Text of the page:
Dec 1, 2005 12:00 PM, By Mary Davis
A FEW years ago, Gary Farrar III, Regional Enterprises Inc vice-president, received a telephone call from a company seeking a transloading facility to handle sulfuric acid in Johnson City, Tennessee.
Farrar stepped up to the plate, negotiated an arrangement with East Tennessee Railway (ETR), and by September 2003 was transloading the product at an ETR open-switch facility in Johnson City.
“Since we are a small regional company, we can respond quickly,” Farrar says. “I believe our size and personal attention gives us an advantage in service accountability. Because we provide transloading and above-ground tank storage, shippers can just make one call to us to get the service they need.”
Regional Enterprises invested over $100,000 in the Johnson City facility. That amount, plus service equipment and personnel payroll, added up to a more than $400,000 infusion into the local community.
The location also marks Regional Enterprises' first stand-alone transloading operation in partnership with ETR, which handles switching to CSX Corp and Norfolk Southern Corp mainlines.
The facility can handle hazardous materials, including Class 5 oxidizers and Class 8 acids. It serves Tennessee, Virginia, Kentucky, West Virginia, North Carolina, and South Carolina.
“We have 20 railcar spots available and are looking to grow our throughput to over 400 cars a year,” Farrar says.
Regional Enterprises is based in Hopewell, Virginia, where the company operates as a liquid bulk carrier, as well as having inland marine tank storage and terminaling facilities and on-site transloading.
At Hopewell, 14 railcar spots are served by Norfolk Southern Corp. Product can be transferred from railcar to truck, railcar to storage tank, or storage tank to railcar. Transloading boosts the trucking division, which is 70% of the company's business, Farrar adds.
In Johnson City, the transloading site includes an office shared by Regional Enterprises and ETR, which Farrar says enhances the coordination between carrier and railroad.
“The ability to work with a short-line railroad allows us to offer even better customer service,” he says. “We are able to switch cars readily and have one-on-one communication with ETR employees.”
Regional Enterprises constructed a transloading area surrounded by a berm for spill containment.
Rail Barge Truck Services Inc supplies the portable platform used in product transloading. A two-stage compressor from Curtis-Toledo Inc supplies air used to transfer product from railcar to tank trailer.
A Micro-Motion meter is used for product measurement. With compressed air to move product from railcar to trailer, the company is able to load in about 45 minutes.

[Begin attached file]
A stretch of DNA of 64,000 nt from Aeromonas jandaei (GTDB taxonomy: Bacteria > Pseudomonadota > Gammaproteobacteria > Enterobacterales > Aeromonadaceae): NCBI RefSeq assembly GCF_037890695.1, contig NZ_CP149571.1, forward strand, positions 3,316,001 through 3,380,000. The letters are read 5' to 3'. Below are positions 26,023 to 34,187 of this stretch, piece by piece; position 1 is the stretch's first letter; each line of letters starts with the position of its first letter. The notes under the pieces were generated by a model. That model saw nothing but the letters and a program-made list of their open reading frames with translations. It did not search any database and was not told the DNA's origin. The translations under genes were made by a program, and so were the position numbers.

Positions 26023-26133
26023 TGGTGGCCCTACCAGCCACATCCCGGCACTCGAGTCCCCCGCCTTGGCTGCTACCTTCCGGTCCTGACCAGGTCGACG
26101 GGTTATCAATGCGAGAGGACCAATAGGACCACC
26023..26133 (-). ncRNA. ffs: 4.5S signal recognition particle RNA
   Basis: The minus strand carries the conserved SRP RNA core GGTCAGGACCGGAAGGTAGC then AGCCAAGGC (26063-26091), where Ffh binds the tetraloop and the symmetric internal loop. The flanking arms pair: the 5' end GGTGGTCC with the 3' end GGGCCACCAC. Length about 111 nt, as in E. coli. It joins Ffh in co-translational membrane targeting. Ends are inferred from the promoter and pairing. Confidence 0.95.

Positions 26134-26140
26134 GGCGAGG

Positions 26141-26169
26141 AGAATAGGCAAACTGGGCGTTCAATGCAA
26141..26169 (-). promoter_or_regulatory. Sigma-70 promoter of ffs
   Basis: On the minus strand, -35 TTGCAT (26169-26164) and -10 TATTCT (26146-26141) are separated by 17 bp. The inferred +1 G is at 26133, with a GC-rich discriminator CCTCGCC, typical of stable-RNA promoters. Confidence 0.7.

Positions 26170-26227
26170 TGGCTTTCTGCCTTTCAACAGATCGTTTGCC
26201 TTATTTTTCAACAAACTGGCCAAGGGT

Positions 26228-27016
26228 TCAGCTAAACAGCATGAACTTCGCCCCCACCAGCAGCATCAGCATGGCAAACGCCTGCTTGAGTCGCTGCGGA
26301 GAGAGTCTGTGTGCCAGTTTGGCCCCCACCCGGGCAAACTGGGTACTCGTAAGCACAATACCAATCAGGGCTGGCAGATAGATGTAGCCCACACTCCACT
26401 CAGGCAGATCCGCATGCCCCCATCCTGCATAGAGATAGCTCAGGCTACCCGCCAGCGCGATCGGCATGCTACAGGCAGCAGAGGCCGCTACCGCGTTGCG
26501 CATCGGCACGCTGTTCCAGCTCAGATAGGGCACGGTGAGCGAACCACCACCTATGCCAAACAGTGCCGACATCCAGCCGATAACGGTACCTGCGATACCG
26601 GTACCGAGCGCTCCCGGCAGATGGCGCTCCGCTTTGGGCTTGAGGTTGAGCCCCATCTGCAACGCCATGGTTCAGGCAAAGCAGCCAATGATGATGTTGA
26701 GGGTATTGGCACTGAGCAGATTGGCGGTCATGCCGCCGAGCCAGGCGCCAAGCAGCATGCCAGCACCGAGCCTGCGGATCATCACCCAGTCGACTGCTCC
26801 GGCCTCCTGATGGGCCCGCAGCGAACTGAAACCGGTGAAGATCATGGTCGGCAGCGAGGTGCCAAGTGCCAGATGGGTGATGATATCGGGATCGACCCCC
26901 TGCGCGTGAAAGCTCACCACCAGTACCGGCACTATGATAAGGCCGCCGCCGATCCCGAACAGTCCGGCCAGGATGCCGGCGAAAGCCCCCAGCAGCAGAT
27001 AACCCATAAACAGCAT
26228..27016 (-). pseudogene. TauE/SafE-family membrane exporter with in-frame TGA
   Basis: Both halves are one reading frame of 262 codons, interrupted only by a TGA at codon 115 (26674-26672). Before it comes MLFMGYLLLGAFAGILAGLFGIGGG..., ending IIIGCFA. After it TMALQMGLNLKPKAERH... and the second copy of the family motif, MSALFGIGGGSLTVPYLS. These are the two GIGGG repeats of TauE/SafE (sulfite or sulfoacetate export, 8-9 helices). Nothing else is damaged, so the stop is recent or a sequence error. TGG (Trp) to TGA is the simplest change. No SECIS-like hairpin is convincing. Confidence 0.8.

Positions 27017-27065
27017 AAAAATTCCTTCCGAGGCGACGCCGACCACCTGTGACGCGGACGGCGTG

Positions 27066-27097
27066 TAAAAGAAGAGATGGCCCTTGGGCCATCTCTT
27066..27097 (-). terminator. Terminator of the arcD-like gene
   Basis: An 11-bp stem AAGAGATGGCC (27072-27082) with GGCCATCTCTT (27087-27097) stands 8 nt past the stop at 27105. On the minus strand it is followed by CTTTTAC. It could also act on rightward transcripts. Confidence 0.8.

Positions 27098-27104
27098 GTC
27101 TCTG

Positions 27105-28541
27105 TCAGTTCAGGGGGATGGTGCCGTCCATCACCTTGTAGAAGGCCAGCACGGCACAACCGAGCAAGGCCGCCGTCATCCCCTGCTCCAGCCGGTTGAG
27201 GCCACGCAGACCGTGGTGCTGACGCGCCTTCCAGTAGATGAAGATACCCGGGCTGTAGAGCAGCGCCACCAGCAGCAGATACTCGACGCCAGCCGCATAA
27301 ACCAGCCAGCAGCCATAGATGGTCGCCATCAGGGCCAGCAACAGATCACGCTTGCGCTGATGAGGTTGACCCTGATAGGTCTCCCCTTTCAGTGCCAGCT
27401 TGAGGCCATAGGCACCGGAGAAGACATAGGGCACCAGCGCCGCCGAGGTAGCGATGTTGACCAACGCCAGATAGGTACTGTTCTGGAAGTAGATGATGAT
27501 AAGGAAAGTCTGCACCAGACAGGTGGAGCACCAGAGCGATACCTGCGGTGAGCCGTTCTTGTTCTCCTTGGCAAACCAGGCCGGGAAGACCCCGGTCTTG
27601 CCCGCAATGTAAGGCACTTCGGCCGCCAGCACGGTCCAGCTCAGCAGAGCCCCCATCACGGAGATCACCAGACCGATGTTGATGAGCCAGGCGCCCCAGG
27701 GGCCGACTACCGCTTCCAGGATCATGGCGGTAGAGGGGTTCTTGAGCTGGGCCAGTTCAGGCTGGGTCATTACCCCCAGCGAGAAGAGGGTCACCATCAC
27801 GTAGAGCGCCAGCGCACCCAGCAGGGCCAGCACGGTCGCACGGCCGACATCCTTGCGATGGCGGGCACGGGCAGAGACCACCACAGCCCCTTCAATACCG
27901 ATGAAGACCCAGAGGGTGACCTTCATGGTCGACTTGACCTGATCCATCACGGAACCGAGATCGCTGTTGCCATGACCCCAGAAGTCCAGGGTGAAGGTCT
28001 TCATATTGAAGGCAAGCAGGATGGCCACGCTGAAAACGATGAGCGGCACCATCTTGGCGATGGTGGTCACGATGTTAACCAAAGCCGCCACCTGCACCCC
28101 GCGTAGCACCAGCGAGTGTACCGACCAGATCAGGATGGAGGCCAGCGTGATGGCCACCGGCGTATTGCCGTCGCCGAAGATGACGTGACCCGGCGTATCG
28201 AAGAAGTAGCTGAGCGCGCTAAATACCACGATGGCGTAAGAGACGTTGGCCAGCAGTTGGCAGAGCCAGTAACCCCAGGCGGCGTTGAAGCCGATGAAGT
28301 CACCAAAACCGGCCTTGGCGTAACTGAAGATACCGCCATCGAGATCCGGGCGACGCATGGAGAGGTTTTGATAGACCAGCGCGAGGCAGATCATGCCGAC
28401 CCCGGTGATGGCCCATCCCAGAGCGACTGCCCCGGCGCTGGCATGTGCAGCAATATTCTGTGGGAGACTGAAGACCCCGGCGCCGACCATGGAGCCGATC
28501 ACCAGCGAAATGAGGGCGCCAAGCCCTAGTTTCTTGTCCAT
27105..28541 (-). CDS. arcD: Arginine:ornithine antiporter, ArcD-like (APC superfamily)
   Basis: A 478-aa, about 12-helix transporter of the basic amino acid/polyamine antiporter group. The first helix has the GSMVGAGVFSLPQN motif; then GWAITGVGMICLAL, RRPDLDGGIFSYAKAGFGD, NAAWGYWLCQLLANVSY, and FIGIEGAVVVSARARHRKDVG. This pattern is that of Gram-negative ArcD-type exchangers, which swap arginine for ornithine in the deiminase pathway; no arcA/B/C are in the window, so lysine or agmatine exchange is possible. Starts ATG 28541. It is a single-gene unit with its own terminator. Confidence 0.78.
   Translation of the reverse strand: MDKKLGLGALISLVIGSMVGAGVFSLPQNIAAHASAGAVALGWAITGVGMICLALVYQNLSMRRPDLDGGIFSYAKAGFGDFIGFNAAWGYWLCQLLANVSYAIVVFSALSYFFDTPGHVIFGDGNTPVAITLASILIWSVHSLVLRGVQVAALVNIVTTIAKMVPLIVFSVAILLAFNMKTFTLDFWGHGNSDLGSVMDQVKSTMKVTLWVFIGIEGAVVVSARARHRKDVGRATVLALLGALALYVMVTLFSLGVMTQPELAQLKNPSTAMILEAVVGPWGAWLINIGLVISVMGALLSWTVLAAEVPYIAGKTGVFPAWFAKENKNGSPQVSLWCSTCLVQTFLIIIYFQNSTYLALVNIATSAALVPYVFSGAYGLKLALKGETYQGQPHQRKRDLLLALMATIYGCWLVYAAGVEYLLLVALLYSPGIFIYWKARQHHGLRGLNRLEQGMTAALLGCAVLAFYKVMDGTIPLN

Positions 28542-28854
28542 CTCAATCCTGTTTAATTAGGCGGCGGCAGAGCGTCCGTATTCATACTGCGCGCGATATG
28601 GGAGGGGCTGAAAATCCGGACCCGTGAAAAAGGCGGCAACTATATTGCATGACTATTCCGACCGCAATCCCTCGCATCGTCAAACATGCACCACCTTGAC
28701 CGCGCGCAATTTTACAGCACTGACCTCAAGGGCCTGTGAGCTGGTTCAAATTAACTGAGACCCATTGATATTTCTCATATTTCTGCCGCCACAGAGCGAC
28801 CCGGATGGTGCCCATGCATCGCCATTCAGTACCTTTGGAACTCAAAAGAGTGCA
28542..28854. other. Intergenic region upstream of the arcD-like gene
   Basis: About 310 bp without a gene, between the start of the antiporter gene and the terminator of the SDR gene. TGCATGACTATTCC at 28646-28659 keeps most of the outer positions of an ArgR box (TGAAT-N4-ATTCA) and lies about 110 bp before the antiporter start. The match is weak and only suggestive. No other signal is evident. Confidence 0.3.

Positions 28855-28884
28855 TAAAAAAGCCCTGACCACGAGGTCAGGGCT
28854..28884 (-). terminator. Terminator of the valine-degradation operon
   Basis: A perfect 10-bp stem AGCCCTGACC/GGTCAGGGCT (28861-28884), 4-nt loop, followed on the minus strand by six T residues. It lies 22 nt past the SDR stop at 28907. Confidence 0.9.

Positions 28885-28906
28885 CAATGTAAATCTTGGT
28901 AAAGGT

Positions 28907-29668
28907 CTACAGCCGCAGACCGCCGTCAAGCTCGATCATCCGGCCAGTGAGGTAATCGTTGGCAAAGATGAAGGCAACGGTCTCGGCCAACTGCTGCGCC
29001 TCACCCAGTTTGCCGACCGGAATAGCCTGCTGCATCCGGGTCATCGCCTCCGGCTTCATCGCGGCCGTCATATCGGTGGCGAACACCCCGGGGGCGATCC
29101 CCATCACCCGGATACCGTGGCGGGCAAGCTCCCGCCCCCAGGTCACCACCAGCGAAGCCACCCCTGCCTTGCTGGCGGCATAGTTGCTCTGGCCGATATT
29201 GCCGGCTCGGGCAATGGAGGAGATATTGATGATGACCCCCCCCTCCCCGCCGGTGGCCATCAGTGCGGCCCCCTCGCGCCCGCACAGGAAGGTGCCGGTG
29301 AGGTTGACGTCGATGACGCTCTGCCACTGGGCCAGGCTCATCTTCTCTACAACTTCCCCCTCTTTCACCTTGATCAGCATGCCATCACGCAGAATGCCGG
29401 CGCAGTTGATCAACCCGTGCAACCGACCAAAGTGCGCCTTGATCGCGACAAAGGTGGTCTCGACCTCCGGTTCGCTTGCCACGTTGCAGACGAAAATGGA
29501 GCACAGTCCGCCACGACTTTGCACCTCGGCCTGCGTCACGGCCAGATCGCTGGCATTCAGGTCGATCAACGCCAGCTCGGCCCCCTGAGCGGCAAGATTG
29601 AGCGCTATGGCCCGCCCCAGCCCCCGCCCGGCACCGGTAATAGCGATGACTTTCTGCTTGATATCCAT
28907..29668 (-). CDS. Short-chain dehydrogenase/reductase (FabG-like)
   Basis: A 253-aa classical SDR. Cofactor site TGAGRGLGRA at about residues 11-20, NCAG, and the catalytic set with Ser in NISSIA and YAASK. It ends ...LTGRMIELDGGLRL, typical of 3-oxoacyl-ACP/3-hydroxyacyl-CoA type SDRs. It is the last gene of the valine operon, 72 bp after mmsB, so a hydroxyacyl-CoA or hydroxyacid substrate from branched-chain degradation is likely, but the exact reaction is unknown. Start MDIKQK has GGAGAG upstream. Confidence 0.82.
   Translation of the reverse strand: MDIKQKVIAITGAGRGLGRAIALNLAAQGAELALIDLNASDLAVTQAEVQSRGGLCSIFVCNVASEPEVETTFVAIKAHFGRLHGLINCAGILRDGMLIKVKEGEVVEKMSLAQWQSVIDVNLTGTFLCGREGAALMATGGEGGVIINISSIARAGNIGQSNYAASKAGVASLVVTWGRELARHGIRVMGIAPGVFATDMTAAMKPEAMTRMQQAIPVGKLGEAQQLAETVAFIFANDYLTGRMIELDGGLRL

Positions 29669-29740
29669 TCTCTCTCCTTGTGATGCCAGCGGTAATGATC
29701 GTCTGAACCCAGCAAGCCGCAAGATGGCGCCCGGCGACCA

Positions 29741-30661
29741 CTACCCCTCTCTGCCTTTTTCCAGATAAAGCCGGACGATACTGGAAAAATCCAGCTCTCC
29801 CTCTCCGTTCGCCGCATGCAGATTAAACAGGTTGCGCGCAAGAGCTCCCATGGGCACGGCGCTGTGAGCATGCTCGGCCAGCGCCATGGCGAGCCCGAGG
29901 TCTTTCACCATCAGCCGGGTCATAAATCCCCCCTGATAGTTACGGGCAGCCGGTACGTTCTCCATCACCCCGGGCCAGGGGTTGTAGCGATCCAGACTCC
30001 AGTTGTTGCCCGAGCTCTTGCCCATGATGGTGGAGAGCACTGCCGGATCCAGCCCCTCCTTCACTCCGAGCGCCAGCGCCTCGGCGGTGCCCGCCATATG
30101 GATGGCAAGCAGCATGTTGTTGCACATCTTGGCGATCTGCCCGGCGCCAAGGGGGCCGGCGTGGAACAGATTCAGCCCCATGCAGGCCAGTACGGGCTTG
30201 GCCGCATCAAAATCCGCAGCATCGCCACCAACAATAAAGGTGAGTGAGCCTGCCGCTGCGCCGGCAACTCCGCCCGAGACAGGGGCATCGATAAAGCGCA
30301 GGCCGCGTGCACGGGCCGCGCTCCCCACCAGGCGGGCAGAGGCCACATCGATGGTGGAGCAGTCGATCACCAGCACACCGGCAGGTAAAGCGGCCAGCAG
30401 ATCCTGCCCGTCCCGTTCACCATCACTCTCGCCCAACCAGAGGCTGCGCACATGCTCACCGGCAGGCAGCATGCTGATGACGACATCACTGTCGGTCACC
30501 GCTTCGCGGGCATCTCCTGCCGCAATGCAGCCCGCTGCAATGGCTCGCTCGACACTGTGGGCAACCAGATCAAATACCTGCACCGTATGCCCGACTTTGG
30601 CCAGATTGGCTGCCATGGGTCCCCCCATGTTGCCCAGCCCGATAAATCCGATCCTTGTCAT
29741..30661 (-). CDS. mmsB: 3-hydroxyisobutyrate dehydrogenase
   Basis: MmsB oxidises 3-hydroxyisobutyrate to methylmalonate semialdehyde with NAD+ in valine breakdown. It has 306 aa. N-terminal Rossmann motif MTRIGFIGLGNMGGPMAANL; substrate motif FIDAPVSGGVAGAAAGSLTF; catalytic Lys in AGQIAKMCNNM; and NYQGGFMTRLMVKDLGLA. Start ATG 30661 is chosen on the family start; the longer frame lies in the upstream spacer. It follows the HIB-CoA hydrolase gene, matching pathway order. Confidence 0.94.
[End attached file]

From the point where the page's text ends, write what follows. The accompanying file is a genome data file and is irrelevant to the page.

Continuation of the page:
The carrier's tank trailers transport product shipped by a local company via rail to Johnson City. Tankers are dedicated to the company's products.
“We fit the greater than 500 loads per year category with our customer and hope to win their highest safety award this year,” Farrar says.
Because the consignee has limited tank storage capacity, Regional Enterprises operates the service on a just-in-time schedule, but typically receives orders a week in advance.
Three tank trailers and two tractors are based in Johnson City at the transloading facility. The Brenner DOT 412 single-compartment carbon steel trailers are lined with a Heresite protective coating to maintain purity as required by the end user.
A locked, fenced, and gated area for parking provides security for trailers that haul hazardous materials. The area also was constructed with berms for spill containment.
For further security, trailers are secured with seals from J J Keller, and glad-hand locks from Power Products are applied. The locks prevent trailer air lines from being connected and, subsequently, emergency brakes from being released.
Regional Enterprises has three employees onsite in Johnson City: Earl Cumbow, terminal manager, and Larry Webb and Mark Osborne, who conduct the transloading and drive the trucks.
John Brothers, Regional Enterprises safety director, conducts training that includes two sections, one for loading product and another for unloading.
In addition to Department of Transportation regulations, company policy, and hazardous materials regulations, training includes Federal Railroad Administration requirements. Emphasis is placed on personal protection equipment that is required for handling sulfuric acid.
Safety training is continuous with instruction and dialogue monthly. Other skills training is refreshed to enable diversified skills, for example hose pressure testing and pipe thickness testing for at least once a quarter. Hazmat training is refreshed at least once a year.
Regional Enterprises' move into transloading services began in the late 1980s utilizing the Norfolk Southern railspur available in Hopewell.
After honing their services for several years, the opportunity to expand to Johnson City came at just the right time. Today, the company is planning another transloading facility in Virginia.
Farrar says that although carriers are suffering from declining driver pools, increased insurance premiums, and record-high diesel costs, possibilities for growth remain constant, and part of that growth can come from diversifying into transloading services.
“The railroads offer certain opportunities for carriers, even though they are competitors,” Farrar says.
He forecasts a promising future for carriers involved in transloading, especially when the service requires just-in-time transportation.
With all of that in mind, Farrar anticipates that the company will continue to grow with transloading services providing a significant boost to the overall business.
“A company cannot have success without outstanding employees,” Farrar adds about the company's 50 employees. “I may bring the opportunity, but they make it a service success.”
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